The plug-in provides a wide range of adjustable parameters, which are Phase, Depth, Delay, Feedback, Mix, Cross Mix, and LFO Rate. You can also set the LFO waveform to Triangle, Sine, Peak, Peak with inverted second half, Twin Peaks, or Peak/Dip. Just as with Fx:equalizer, a master gain enables you to normalize the amplitude of your output signal. A simple EQ feature offers Low Cut or High Cut and a single control, which is used to specify its cutoff frequency.
Fx:modulator provides added flexibility by letting you invert the feedback and the mixed (wet) signals either separately or together. Inverted feedback tends to produce a more "hollow" effect, and the inverted wet signal can produce a variety of sounds depending on the source material. In addition, Fx:modulator offers a Tape feature that emulates the sound of an analog tape flanger.
COMPRESSORFx:compressor provides variable-knee compression with built-in peak limiting (see Fig. 2). The controls include Attack (0 to 400 ms), Release (1 to 4,000 ms), Ratio (0.4:1 to 30:1), Knee (1 to 30 dB), Threshold (-60 to 0 dB), and Gain (-30 to +30 dB). You can adjust the controls by dragging with the mouse or by directly entering numbers. Depending on your settings, the Compression Curve Graph displays the signal level, compression ratio, and knee values over a 60 dB range. The graph also lets you alter the Ratio and Knee values with your mouse. Click anywhere within the graph and drag left or right to change the Knee; drag up or down to change the Ratio.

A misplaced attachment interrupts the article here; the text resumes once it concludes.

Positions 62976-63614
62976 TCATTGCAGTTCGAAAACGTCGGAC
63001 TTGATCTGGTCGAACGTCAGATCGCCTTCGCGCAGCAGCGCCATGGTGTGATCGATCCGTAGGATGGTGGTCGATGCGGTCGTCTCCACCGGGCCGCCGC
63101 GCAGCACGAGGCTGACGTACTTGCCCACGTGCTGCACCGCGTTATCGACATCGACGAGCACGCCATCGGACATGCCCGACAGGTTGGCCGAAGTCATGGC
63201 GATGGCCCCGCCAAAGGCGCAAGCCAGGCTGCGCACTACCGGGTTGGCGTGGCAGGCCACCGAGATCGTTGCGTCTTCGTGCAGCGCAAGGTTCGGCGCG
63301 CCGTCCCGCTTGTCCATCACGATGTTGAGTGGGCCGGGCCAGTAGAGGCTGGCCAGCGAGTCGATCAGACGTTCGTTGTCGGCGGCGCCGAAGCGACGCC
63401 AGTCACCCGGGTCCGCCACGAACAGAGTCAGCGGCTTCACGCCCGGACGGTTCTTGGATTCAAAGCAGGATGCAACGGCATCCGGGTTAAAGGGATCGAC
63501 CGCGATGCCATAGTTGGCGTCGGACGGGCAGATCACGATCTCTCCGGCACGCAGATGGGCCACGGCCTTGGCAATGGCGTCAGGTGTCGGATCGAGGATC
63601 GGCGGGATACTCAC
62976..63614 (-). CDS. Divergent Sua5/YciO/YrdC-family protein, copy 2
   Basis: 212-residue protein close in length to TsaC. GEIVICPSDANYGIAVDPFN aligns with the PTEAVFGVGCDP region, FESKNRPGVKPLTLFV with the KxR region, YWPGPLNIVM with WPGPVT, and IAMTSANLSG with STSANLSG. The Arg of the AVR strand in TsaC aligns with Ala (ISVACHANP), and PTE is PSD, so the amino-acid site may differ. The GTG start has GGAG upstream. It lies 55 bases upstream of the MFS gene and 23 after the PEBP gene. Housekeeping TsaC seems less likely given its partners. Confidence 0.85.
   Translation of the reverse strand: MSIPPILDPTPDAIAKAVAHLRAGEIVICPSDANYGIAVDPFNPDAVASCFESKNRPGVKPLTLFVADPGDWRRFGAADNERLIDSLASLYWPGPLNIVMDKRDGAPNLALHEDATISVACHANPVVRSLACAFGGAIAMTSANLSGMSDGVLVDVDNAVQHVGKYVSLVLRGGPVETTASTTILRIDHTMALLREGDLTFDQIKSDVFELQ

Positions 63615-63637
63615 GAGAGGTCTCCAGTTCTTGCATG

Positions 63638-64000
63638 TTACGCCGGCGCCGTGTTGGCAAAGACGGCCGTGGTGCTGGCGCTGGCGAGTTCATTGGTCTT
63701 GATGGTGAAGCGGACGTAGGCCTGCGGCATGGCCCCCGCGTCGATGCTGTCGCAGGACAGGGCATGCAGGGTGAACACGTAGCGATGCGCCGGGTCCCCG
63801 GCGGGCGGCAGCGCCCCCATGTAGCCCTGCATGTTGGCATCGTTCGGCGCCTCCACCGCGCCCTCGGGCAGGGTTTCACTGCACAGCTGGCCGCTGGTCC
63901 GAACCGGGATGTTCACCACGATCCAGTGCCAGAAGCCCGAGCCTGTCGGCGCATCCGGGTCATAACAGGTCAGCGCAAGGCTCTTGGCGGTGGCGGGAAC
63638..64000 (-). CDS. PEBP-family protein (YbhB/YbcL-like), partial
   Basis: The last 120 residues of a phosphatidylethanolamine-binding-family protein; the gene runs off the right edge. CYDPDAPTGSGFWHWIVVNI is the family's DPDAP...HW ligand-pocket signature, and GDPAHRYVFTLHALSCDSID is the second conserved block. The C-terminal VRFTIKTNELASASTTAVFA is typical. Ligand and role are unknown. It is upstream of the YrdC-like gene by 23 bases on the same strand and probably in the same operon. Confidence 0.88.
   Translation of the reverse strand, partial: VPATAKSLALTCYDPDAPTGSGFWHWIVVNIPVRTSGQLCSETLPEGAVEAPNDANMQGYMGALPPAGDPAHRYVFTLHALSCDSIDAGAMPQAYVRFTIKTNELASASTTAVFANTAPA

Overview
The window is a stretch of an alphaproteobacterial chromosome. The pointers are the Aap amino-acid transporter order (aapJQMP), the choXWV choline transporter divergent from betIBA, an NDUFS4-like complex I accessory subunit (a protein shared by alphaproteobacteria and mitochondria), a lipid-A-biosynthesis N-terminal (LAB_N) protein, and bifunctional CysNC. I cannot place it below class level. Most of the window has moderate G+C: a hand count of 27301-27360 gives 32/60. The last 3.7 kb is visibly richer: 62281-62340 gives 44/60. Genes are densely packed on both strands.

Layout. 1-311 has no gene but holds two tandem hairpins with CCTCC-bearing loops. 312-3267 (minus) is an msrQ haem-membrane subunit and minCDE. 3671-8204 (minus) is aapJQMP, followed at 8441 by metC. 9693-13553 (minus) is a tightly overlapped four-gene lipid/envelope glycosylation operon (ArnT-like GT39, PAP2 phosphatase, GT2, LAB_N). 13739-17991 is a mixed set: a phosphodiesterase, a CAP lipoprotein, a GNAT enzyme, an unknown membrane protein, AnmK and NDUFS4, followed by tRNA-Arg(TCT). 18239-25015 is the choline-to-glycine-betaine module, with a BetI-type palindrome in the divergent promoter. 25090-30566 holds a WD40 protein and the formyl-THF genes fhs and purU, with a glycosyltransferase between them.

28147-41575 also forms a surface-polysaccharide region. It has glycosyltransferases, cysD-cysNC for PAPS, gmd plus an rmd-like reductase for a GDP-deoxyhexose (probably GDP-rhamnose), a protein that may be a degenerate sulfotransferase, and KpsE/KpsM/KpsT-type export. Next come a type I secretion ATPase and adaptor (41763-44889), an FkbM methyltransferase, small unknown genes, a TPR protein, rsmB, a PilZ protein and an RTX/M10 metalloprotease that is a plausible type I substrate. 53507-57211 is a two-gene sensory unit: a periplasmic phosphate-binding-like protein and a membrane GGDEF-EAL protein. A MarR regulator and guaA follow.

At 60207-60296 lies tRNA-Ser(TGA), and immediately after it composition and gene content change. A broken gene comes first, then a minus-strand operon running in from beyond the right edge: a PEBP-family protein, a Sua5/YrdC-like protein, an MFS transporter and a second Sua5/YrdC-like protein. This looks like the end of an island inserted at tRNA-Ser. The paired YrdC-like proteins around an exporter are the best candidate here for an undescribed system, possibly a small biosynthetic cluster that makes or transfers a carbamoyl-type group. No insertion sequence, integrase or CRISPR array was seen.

Fx:compressor includes a built-in peak limiting algorithm as well as a Transient Controlled Release algorithm that automatically adjusts the release time to eliminate fast compression changes that can cause "pumping." The most notable aspect of Fx:compressor is its two modes of operation: Normal and Vintage. In Normal mode, Fx:compressor acts as you would expect, attenuating the gain above the threshold level using the ratio setting. In Vintage mode, however, the compression ratio is gradually reduced to a value of 1:1 as the signal goes above the threshold. This allows the loudest parts of the signal to pass without being compressed as much as the rest of the signal, giving it more warmth and punch, as you would find with a vintage compressor.
WAH-WAHFx:wahwah emulates classic wah-wah stomp-box guitar effects. The plug-in operates in three modes: Manual, Automatic, and Triggered. In Manual mode, you control the behavior of the wah envelope with the Wah slider. You can also control the spectrum characteristics of the effect at the high and low points of the wah with the High and Low Filters; both have parameters for Frequency, Q, and Gain. A master gain control is also included.